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Integrated water quality modelling: Application to the Ribble Basin, U.K.

Boye, Brian A., Falconer, Roger Alexander and Akande, Kunle 2015. Integrated water quality modelling: Application to the Ribble Basin, U.K. Journal of Hydro-environment Research 9 (2) , pp. 187-199. 10.1016/j.jher.2014.07.002

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Abstract

This paper reviews the traditional approach of linking models to cover integrated water management from the upper reaches of catchments through river basins, into estuaries and to the coastal/marine environment. It highlights some of the deficiencies in the approaches currently being adopted in many non-integrated studies, where artificial boundaries are included in the system, and then highlights the need for a more integrated conceptual approach. A case study is discussed, namely the non-compliance of bathing waters along the Fylde Coast and Ribble Basin (U.K.) from riverine inputs, with the inputs arising from Waste water Treatment Works (WwTW), outfalls and drainage systems. A more integrated approach was applied to this estuary, with refinements to the artificial boundaries. Both hydrodynamic and solute transport processes in 1-D and 2-D domains of this estuary were modelled for a wet event in June 1999. The bio-kinetic decay process representation included the impacts of salinity, solar irradiation, turbidity and water temperature on the decay rate. Solutes modelled included faecal coliform, water temperature and salinity. This paper demonstrates that a similar or better accuracy of the coliform concentrations can be achieved using an integrated model based on a realistic representation of physical and biochemical processes. This is significant because the integrated model does not need extensive calibration to give good results. This is therefore a much more robust model which is not influenced significantly by the position of boundaries. The robustness of the model gives increased confidence in predicted results for new scenarios where measured data is not available. This is particularly important for all types of real time water quality prediction (e.g. toxic spills) including bathing water quality. Hence better decisions can be made when considering investment strategies, appropriate for various treatment options and catchment management solutions in the river basin upstream.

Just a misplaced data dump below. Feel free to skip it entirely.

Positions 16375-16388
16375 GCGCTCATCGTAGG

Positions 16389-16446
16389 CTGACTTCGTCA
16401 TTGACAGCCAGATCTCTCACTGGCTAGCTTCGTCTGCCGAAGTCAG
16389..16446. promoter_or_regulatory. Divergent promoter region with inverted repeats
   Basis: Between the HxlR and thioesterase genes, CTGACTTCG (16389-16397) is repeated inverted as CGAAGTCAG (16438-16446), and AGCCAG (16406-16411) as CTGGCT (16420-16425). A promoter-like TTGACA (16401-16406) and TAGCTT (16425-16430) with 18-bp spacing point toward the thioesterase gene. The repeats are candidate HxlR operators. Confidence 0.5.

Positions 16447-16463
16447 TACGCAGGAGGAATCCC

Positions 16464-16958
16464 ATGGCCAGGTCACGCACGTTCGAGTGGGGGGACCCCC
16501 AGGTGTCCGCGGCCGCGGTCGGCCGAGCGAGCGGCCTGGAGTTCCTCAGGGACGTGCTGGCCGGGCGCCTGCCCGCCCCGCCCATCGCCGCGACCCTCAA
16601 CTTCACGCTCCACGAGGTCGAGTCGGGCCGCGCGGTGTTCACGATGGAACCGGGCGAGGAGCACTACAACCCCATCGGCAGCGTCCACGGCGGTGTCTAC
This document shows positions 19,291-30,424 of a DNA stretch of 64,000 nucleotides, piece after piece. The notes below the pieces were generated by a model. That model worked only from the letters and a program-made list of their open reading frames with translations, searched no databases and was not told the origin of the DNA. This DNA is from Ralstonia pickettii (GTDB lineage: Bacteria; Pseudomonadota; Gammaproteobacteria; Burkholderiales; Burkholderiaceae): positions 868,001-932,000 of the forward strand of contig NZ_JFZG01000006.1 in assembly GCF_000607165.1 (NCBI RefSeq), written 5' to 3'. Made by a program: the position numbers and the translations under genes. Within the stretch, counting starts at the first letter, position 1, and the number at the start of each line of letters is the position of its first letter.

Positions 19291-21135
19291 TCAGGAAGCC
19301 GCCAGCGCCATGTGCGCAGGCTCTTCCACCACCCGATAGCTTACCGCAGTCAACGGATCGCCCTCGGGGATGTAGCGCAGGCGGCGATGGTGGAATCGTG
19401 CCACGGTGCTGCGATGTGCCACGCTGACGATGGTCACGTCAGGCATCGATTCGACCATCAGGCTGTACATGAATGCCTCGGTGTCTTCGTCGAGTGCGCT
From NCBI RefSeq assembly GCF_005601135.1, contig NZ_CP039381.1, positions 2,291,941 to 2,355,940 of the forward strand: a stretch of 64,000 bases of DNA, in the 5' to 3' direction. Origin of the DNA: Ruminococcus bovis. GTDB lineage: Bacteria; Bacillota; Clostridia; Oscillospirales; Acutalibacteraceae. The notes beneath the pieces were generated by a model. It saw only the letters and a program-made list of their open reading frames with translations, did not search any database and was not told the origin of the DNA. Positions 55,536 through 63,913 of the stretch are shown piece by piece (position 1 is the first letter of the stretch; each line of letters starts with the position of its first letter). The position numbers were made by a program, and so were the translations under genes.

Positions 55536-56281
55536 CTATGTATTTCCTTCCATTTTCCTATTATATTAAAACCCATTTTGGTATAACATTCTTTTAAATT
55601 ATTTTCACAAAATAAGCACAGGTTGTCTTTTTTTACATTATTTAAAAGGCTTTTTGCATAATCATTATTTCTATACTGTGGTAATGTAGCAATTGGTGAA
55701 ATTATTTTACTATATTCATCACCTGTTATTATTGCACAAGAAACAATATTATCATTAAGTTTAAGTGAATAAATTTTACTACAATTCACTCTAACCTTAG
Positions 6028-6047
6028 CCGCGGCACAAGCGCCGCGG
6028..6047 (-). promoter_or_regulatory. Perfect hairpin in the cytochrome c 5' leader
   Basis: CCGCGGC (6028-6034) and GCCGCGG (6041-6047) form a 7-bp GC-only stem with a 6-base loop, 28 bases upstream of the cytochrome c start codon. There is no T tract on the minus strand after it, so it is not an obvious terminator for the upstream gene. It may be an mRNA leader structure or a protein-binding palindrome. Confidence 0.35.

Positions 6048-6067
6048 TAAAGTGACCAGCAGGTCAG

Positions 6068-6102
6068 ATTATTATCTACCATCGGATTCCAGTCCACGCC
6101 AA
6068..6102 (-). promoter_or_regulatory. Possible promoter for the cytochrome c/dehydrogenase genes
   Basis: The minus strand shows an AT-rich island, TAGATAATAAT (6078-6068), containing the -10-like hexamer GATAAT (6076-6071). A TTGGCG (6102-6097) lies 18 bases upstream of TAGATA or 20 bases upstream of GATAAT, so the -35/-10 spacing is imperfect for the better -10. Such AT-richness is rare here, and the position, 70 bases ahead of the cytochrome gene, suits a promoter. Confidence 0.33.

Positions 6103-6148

Item Type: Article
Date Type: Publication
Status: Published
Schools: Advanced Research Computing @ Cardiff (ARCCA)
Engineering
Subjects: T Technology > TA Engineering (General). Civil engineering (General)
Publisher: Elsevier
ISSN: 1570-6443
Funders: NERC
Date of First Compliant Deposit: 30 March 2016
Last Modified: 21 Feb 2019 16:25
URI: http://orca.cf.ac.uk/id/eprint/73616

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